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Even the excitement of winning a footy grand final wasn’t enough to stop this boy from being a good sport

Tim Michell, August 22, 2018 7:00PM Kids News

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Wallan under-11s player Logan Kemp consoles Mernda opponent Liam Michael after the NFNL under-11 red grand final. Picture: Belinda Kemp media_cameraWallan under-11s player Logan Kemp consoles Mernda opponent Liam Michael after the NFNL under-11 red grand final. Picture: Belinda Kemp

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A 10-year-old Australian boy has made the news, not for winning a footy grand final, but for showing kindness to his losing opponent*.

Logan Kemp was a key part of Wallan’s under-11 premiership* win in the Northern Football League in Victoria this week, helping his side beat Mernda by 10 points.

As his teammates ran to celebrate, Logan looked for his opponent Liam Michael, consoling* him before joining his own team.

“That was me last year, and I felt really upset,” Logan said.

“I didn’t want other people to feel that. I went to see if he was okay because he was really upset.”

Wallan under-11s player Logan Kemp consoles Mernda opponent Liam Michael after the NFNL under-11 red grand final. Picture: Belinda Kemp media_cameraWallan under-11s player Logan Kemp consoles Mernda opponent Liam Michael after the NFNL under-11 red grand final. Picture: Belinda Kemp

The photo of half-back flanker* Logan comforting Liam was taken by his mother, Belinda.

“I can’t say I am entirely* surprised by it,” Mrs Kemp said.

“Logan, ever since he started playing football, is the kind of kid who will tackle the player and then help them up.”

Logan, a year five student at Upper Plenty Primary School, said his message to Liam was simple.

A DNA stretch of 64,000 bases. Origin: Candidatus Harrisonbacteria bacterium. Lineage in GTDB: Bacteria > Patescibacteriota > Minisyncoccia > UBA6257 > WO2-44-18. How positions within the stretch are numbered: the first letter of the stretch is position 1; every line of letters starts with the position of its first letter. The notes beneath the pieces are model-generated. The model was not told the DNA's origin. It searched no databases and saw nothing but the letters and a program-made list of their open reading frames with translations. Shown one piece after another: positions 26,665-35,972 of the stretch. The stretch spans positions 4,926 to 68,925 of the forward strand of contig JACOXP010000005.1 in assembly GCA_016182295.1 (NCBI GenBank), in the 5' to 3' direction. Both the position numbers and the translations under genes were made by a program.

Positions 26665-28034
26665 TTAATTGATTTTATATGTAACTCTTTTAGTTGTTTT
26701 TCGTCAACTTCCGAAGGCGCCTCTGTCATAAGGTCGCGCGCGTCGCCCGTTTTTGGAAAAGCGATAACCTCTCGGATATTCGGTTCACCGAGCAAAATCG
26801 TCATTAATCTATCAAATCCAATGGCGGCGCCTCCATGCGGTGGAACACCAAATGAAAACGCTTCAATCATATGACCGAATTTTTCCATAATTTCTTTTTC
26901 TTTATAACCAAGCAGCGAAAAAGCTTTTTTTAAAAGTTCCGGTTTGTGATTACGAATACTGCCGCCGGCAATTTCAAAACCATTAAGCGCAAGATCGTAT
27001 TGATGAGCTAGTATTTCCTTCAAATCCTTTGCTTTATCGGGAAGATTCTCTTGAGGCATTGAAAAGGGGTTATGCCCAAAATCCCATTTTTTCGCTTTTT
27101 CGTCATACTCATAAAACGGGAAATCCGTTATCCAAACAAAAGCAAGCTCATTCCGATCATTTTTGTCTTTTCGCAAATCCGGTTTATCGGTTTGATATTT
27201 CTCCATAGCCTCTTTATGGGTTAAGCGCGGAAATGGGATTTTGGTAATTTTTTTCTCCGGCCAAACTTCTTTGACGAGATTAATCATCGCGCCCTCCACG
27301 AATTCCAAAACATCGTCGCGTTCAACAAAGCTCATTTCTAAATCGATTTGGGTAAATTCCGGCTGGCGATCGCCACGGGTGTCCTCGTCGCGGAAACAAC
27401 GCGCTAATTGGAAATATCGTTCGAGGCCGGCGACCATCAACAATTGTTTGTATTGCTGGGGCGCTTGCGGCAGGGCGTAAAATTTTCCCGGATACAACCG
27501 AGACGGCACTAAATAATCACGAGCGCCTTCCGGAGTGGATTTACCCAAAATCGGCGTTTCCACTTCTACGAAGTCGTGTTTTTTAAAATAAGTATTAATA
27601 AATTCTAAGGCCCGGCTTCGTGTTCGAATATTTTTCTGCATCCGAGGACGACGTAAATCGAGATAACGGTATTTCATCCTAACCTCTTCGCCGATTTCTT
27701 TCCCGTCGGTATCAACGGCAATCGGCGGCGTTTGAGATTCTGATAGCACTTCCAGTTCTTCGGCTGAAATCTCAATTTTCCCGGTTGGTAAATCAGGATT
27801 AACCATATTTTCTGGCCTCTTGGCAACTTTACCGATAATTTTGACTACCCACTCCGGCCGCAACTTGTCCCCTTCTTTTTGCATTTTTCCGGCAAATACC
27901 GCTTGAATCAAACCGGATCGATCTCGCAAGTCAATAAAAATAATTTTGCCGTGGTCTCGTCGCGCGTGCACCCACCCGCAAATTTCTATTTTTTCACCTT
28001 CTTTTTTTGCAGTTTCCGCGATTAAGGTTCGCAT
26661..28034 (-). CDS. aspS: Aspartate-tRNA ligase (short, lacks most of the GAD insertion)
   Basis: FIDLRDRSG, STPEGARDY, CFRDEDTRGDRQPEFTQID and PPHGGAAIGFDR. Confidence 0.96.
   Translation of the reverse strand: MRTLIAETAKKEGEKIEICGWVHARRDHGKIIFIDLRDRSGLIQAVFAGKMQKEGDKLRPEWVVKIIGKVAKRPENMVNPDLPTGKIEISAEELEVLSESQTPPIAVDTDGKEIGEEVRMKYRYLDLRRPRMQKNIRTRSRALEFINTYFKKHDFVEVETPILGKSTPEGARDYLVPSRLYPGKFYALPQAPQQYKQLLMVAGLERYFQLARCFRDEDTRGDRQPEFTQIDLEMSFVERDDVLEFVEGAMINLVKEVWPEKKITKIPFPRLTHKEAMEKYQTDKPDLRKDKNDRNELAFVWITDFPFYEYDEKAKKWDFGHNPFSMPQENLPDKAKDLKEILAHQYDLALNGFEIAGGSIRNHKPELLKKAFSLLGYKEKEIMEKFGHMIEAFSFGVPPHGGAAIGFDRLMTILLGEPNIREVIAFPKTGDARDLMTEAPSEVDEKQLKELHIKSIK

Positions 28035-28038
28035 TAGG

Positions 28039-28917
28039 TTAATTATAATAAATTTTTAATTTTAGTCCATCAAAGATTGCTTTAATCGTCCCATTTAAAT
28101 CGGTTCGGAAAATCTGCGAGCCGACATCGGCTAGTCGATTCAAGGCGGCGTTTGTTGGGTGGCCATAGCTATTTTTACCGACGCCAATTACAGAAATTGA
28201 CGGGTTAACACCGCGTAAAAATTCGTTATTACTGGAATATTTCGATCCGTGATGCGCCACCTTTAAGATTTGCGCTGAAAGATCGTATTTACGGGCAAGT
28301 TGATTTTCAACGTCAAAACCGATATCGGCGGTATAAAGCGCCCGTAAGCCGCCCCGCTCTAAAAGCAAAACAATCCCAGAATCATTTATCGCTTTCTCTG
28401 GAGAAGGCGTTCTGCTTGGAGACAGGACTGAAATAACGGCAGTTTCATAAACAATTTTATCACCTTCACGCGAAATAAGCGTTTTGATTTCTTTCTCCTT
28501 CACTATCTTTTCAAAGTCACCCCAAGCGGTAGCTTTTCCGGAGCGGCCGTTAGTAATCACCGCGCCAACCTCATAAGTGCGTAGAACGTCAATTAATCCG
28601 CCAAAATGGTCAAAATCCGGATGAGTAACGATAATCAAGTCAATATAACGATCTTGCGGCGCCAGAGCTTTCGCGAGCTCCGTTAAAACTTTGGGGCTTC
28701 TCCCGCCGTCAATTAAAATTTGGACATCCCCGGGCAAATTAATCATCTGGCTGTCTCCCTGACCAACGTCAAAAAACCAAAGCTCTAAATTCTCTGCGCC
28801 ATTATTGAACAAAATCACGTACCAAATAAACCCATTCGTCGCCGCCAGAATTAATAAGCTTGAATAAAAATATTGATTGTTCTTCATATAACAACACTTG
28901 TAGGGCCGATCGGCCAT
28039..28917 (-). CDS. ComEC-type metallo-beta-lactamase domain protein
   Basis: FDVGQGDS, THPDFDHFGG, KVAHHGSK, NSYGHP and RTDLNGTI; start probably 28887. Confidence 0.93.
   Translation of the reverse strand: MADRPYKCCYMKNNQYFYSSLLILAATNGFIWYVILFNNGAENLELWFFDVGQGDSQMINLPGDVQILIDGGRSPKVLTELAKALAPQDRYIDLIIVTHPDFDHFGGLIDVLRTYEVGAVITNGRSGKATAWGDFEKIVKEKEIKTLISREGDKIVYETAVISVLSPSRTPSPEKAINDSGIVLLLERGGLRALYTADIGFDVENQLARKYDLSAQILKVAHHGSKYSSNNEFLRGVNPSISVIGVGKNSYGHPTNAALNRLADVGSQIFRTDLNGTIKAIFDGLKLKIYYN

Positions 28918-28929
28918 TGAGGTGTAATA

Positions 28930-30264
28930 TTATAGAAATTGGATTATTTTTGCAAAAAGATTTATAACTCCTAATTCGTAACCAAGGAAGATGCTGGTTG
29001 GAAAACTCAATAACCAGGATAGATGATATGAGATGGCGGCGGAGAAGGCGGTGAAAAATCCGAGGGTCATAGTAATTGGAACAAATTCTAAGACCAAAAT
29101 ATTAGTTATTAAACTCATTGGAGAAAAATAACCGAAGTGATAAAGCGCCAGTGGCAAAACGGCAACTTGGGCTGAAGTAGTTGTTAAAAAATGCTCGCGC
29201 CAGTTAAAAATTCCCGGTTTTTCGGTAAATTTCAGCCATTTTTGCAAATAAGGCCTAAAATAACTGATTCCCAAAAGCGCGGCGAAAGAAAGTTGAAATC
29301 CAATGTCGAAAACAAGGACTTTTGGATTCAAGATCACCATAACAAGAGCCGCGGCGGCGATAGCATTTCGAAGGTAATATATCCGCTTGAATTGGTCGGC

“I said ‘keep your head up because you could get another opportunity next year and you played really well’,” he said.

“I celebrated a bit with my teammates, but then I saw all of them on the ground and that kid was very upset, so I went to see if he was okay.

“He said ‘yeah, go and enjoy your win’.”

Mrs Kemp said she could not have been prouder of the maturity her son showed.

“When you’re in the heat of that excitement and he’s only 10, to see him do that, it was just like ‘wow’.

“He’s probably a bit more mature than he gets credit for being 10.”

Logan Kemp practising cricket. His good sportsmanship reminded some people of a famous situation in England when England won the Ashes cricket. English player Andrew Flintoff consoled Australian player Brett Lee before celebrating. media_cameraLogan Kemp practising cricket. His good sportsmanship reminded some people of a famous situation in England when England won the Ashes cricket. English player Andrew Flintoff consoled Australian player Brett Lee before celebrating.

Wallan assistant coach Spencer Mathieson said the touching* moment was a reflection* of the supportive culture* the club had created.

“Fantastic. Great sportsmanship*. All our kids are really good sports,” he said.

Wallan’s senior coach Daniel Nolan said the picture had a “strong message of sportsmanship” and was “very inspiring”.

Wallan won 19 to 9.

Andrew Flintoff (right) of England consoles Brett Lee (left) of Australia after England won the 2nd Ashes Test Match by two runs on August 7th 2005 in England. Picture: Tom Jenkins/Getty media_cameraAndrew Flintoff (right) of England consoles Brett Lee (left) of Australia after England won the 2nd Ashes Test Match by two runs on August 7th 2005 in England. Picture: Tom Jenkins/Getty

GREAT MOMENTS OF SPORTSMANSHIP

  • People have compared Logan’s kindness to a famous scene at the end of the 2005 Ashes cricket series in which England’s Andrew Flintoff consoled Australia’s Brett Lee before celebrating England’s win.